$ ls -l /tmp/dump/cores/

Using “Sysctl” Command to Set Core Dump Location

As mentioned earlier, we can also use the sysctl command for the same purpose. Let’s change the core dump location and the format of the core file:

Step 1. Create a new directory and give the required permissions:

$ mkdir -p /tmp/mydumps

$ chmod a+rwx /tmp/mydumps

Step 2. Now, just run the following command:

$ sudo sysctl -w kernel.core_pattern=/tmp/mydumps/core_%e.%p_%t

Step 3. Now, again, generate the core dump as we did earlier. After this, check if the core file is generated or not:

$ ls -l /tmp/mydumps/

On Ubuntu systems, core dumps are often sent to Apport. For Red Hat-based systems, it might be forwarded to the Automatic Bug Reporting Tool (ABRT). Initially, I was facing a problem in configuring the core dump location, so I had to completely disable Apport on Ubuntu 20.04. Perhaps, this may also be the case with Red Hat and others.


In this article, we have seen how we can customize the location of core dumps on Ubuntu 20.04 OS. Core dumps can help you figure out what’s wrong, but they’re terrible for leaking sensitive data. Core dumps should be disabled whenever they are not required and only enabled when absolutely necessary. In such a situation, confirm that the files are securely stored so that the ordinary users cannot access the data. Furthermore, regardless of your decision, you should always test your configuration to ensure that it operates as intended.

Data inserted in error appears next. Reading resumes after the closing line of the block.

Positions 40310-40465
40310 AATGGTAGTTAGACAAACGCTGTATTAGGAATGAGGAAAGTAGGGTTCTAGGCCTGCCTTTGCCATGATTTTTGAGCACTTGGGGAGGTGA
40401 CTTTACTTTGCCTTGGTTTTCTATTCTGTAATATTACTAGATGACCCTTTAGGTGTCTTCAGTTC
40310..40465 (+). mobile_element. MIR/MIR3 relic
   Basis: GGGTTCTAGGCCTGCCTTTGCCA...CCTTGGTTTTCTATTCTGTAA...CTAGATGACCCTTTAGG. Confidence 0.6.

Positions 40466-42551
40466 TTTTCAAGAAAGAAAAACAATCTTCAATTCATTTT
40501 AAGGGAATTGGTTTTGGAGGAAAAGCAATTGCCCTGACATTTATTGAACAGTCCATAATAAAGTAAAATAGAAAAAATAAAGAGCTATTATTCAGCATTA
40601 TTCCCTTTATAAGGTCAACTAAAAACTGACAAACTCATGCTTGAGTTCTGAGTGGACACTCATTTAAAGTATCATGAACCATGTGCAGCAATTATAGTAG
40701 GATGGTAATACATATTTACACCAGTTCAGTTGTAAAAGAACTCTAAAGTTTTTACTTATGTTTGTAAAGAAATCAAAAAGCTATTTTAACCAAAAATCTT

Core dumps and default configurations are handled differently by various operating systems. In recent times, most Linux systems have been adopting systemd, which has brought about some minor rule adjustments. Depending on how your system is configured, you might need to search for core dumps.

About the author

Ali Imran Nagori

Ali imran is a technical writer and Linux enthusiast who loves to write about Linux system administration and related technologies. You can connect with him on LinkedIn